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Julie Bertagna – Exodus

April 29, 2009

48. Exodus by Julie Bertagna (2002)
Exodus Trilogy, Book 1

Length: 352 pages

Genre: Young Adult, Science-Fiction

Started: 23 April 2009
Finished: 24 April 2009

How long has it been on my TBR pile? Since 03 April 2009
Verdict? Keeper.

Exodus was recently released in paperback; its sequel, Zenith, is being released on 17 May 2009. Many thanks to Bloomsbury USA for sending me a copy to review!

It’s like Waterworld
meets Uglies… but now with much
less Kevin Costner!

Summary: In 2100, the Earth’s ice caps have melted, the oceans have risen, and month-long fierce storms are the norm. The inhabitants of the tiny village island of Wing have moved further and further uphill as the seas rise, but there’s no longer anywhere else to go. Fifteen-year Mara believes she has evidence of great sky cities built somewhere in the south, and even though the villagers are skeptical, they have no other choice – they head for the one they believe to be closest. However, once they get there, they find that the high-tech city has equally high security, and it isn’t accepting new refugees. Now, it seems as though it will be up to Mara to find a way to get inside the city, and somehow save her people… and maybe the whole of humanity.

Review: I can’t quite decide if this book is horrifically frightening, or upliftingly hopeful. Both, probably. Bertagna’s vision of the future is terrifyingly plausible – indeed, she points out, it’s already started, and we are standing on the precipice of that future. At the same time, Bertagna doesn’t slip into hopelessness, or start lecturing us about how badly we’re screwing up the planet – she just presents her vision of the future as she sees it, and I wound up spending a lot of the book asking myself “Is this inevitable? What will we do if this happens? What can we do to keep this from happening?” I think this book should be required reading in every freshman lit class in the world for exactly that reason – because it makes you think, and turns global warming from something that only Al Gore worries about into something much more immediate and personal.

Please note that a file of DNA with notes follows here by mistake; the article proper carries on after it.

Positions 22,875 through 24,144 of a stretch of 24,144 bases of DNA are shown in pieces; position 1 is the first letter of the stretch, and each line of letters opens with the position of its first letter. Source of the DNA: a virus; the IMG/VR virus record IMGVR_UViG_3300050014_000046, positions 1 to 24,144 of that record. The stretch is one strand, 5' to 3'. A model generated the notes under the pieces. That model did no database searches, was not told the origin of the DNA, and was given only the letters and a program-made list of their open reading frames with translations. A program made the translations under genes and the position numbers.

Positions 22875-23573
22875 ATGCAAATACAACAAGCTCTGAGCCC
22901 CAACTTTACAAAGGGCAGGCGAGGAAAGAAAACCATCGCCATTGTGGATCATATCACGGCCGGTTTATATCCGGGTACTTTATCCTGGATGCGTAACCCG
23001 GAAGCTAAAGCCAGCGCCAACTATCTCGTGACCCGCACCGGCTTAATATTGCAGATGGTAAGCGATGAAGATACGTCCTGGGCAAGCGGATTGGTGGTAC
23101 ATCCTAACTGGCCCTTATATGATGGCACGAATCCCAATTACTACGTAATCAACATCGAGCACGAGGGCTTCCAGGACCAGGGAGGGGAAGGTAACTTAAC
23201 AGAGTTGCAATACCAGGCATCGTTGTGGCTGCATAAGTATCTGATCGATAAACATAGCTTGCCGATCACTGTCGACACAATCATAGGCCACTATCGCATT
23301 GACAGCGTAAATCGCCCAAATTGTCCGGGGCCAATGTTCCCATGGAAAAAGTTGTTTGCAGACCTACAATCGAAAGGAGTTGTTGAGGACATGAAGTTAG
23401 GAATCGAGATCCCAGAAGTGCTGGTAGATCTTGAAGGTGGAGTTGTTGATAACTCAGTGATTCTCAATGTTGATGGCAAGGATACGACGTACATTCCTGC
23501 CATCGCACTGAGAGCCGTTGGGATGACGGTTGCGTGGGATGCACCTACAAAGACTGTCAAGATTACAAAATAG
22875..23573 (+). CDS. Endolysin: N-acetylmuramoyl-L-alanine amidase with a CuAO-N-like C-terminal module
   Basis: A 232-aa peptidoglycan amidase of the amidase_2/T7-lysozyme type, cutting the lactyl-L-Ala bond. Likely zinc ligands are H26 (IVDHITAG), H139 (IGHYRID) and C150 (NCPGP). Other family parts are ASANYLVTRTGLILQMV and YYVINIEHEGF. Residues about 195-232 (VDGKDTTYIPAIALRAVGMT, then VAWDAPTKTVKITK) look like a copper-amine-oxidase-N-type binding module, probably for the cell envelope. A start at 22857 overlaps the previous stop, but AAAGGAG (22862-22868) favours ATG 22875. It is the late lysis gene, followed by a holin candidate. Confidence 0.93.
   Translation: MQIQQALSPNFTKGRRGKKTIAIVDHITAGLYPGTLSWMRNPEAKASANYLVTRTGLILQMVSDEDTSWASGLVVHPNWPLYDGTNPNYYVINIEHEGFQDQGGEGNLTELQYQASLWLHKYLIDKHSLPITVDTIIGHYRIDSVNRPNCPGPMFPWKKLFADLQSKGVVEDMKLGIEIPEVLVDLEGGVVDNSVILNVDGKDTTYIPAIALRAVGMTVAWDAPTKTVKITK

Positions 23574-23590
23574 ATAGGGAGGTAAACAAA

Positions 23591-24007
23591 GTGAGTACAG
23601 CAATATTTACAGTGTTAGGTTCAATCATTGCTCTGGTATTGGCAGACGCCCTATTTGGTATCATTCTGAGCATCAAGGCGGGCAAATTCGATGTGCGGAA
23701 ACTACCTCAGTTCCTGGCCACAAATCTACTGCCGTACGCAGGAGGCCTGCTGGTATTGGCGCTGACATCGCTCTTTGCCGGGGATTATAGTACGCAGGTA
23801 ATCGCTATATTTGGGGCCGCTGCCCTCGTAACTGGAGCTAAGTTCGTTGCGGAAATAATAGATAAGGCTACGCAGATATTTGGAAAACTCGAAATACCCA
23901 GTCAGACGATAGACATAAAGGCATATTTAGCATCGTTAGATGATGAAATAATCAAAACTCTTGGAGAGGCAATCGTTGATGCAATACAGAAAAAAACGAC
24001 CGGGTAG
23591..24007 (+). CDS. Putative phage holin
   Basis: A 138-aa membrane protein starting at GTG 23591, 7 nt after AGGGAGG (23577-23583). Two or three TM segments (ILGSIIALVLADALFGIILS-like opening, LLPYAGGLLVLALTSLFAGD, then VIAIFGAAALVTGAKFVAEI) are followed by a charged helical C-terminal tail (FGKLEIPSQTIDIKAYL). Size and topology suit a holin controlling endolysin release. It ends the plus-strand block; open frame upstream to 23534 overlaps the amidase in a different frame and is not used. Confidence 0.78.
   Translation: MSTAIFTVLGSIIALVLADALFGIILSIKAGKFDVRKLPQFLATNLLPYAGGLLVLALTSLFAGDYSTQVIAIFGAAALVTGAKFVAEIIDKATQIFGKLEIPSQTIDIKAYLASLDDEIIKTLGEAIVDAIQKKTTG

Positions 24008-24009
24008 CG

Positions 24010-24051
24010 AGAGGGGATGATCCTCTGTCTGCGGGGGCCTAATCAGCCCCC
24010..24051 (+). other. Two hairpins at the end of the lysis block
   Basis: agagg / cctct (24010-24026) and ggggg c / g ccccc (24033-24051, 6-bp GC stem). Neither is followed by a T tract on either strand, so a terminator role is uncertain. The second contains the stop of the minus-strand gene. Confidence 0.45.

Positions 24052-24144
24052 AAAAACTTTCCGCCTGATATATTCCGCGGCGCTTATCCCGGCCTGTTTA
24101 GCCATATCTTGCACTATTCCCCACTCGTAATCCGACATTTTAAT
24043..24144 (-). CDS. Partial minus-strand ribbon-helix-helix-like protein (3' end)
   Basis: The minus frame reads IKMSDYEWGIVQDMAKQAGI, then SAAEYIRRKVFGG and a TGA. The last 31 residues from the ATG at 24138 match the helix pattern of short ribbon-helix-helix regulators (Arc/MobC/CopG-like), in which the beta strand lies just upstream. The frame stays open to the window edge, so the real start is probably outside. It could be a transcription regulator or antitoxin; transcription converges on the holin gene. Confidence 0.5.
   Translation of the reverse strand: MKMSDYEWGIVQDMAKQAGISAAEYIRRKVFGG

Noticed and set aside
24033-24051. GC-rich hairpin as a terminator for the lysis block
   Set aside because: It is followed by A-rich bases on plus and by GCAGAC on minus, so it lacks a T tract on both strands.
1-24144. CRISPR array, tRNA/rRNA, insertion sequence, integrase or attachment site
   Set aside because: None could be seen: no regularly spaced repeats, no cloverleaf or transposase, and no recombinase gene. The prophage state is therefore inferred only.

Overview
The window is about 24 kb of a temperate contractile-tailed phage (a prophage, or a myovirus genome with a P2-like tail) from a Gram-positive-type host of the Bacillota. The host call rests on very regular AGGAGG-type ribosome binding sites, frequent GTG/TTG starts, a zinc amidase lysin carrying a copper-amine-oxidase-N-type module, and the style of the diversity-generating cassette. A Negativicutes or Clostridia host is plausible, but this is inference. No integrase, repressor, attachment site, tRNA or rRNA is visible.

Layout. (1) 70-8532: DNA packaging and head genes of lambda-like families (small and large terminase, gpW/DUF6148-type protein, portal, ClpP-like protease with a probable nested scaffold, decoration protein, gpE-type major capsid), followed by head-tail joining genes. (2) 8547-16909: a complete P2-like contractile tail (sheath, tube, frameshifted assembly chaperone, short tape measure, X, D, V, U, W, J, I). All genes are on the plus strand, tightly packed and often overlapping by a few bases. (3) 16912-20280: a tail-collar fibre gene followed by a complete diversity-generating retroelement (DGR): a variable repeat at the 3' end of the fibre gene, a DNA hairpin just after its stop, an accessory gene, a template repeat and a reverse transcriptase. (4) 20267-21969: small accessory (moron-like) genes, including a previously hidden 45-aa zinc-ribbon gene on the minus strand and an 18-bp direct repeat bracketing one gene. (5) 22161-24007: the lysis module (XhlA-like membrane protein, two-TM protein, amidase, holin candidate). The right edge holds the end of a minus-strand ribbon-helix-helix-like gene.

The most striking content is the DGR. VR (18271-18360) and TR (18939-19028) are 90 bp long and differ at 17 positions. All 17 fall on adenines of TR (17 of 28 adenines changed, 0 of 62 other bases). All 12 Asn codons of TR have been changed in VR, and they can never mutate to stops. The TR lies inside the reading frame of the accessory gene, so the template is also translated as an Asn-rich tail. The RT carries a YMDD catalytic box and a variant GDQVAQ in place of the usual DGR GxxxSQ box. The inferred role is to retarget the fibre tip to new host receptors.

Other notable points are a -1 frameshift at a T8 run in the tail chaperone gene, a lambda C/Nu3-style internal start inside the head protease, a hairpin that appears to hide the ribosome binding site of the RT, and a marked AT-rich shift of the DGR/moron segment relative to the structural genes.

I don’t mean to give the impression that this is exclusively a “message” book – far from it. The story itself is very absorbing, and well-told, with sympathetic characters, lots of interesting twists and turns, and plenty of action. Like Scott Westerfeld‘s Uglies trilogy, on the surface level it reads as an exciting action story, with all of the social commentary tucked down in the cracks – not so much that you have to go hunting for it, but just enough that it’s enjoyable on a variety of levels. I wasn’t blown out of the water (heh, sorry) by the writing – I tend not to like books written in the present tense without a clear reason for it, and while I can usually tune it out, there were times when it was intrusively noticeable – but for the most part, it was innocuous. Anyways, this isn’t a book you should read for the writing, it’s a book you should read for the story – and for the message. 4 out of 5 stars.

Recommendation: If you liked Uglies, you’ll find this one in much the same vein. For everyone else, I’d still recommend giving this one a shot: it’s a highly entertaining and compulsively readable story on an interesting – and important – topic.

This Review on LibraryThing | This Book on LibraryThing | This Book on Amazon

Links: Julie Bertagna’s website

Other Reviews: Wands and Worlds, Shermeree’s Musings, Mother Reader
Have you reviewed this book? Leave a comment with the link and I’ll add it in.

First Line: Earth spins. And Wing, the high island, is hurled into the sunless shadow of night.

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11 Comments leave one →